Dictionary > English Dictionary > Definition, synonym and antonym of starting
Meaning of starting by Wiktionary Dictionary




    1. Present participle of start .

Explanation of starting by Wordnet Dictionary


    1. appropriate to the beginning or start of an event

    2. the starting point
      hands in the starting position
    3. ( especially of eyes ) bulging or protruding as with fear

    4. with eyes starting from their sockets
    1. a turn to be a starter ( in a game at the beginning )

    2. his starting meant that the coach thought he was one of their best linemen

    Definition of starting by GCIDE Dictionary


    1. start ( stärt ), v. i. [imp. & p. p. started; p. pr. & vb. n. starting.] [OE. sterten; akin to D. storten to hurl, rush, fall, G. stürzen, OHG. sturzen to turn over, to fall, Sw. störta to cast down, to fall, Dan. styrte, and probably also to E. start a tail; the original sense being, perhaps, to show the tail, to tumble over suddenly. √166. Cf. Start a tail.]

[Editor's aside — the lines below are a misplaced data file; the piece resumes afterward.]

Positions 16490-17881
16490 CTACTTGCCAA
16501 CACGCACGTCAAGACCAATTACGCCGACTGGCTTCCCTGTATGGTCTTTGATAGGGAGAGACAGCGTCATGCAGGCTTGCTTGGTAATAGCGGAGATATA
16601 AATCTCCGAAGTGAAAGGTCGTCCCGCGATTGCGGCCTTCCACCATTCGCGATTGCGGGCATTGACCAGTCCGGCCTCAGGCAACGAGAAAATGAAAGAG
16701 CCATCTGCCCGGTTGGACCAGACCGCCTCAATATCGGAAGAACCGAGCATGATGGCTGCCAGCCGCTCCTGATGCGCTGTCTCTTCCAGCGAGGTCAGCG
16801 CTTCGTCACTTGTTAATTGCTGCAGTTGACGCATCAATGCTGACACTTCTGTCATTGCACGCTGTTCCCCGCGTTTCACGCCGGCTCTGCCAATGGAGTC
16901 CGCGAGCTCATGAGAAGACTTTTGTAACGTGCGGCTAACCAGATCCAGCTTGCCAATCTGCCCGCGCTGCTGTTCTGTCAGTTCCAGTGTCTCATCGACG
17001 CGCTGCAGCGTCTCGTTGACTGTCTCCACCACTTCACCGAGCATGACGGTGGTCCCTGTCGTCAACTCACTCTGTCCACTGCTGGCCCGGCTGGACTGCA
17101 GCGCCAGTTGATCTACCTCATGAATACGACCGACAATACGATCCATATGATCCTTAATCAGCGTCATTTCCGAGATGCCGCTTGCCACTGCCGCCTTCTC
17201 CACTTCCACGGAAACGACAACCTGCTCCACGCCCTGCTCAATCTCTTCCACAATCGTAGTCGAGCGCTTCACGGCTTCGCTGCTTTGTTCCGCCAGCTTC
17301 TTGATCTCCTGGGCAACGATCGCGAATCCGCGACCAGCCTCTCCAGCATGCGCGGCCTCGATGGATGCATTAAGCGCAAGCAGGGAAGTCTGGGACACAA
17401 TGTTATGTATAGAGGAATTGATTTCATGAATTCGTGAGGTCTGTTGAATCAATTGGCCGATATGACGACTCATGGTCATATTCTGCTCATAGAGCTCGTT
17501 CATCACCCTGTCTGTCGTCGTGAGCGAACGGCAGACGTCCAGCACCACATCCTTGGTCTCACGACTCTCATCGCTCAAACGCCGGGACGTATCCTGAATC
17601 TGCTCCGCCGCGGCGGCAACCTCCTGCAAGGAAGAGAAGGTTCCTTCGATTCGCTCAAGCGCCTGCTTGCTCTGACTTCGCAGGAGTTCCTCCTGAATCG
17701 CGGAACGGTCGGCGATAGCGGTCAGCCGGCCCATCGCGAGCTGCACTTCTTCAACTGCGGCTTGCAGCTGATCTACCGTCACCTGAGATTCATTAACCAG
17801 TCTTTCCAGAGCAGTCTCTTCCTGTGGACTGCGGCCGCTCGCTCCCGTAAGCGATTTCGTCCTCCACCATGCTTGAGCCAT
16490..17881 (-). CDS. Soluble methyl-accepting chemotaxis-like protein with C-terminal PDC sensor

1. To leap; to jump. [Obs.]

      2. To move suddenly, as with a spring or leap, from surprise, pain, or other sudden feeling or emotion, or by a voluntary act.

      And maketh him out of his sleep to start. Chaucer.

      I start as from some dreadful dream. Dryden.

      Keep your soul to the work when ready to start aside. I. Watts.

      But if he start,

      It is the flesh of a corrupted heart. Shak.

      3. To set out; to commence a course, as a race or journey; to begin; as, “to start in business”.

      At once they start, advancing in a line. Dryden.

      At intervals some bird from out the brakes

      Starts into voice a moment, then is still. Byron.

      4. To become somewhat displaced or loosened; as, “a rivet or a seam may start under strain or pressure”.

      To start after, to set out after; to follow; to pursue. -- To start against, to act as a rival candidate against. -- To start for, to be a candidate for, as an office. -- To start up, to rise suddenly, as from a seat or couch; to come suddenly into notice or importance.

    2. Starting ( stärtĭng ), a. & n. from Start, v.

      Starting bar ( Steam Eng. ), a hand lever for working the valves in starting an engine. -- Starting hole, a loophole; evasion. [Obs.] -- Starting point, the point from which motion begins, or from which anything starts. -- Starting post, a post, stake, barrier, or place from which competitors in a race start, or begin the race.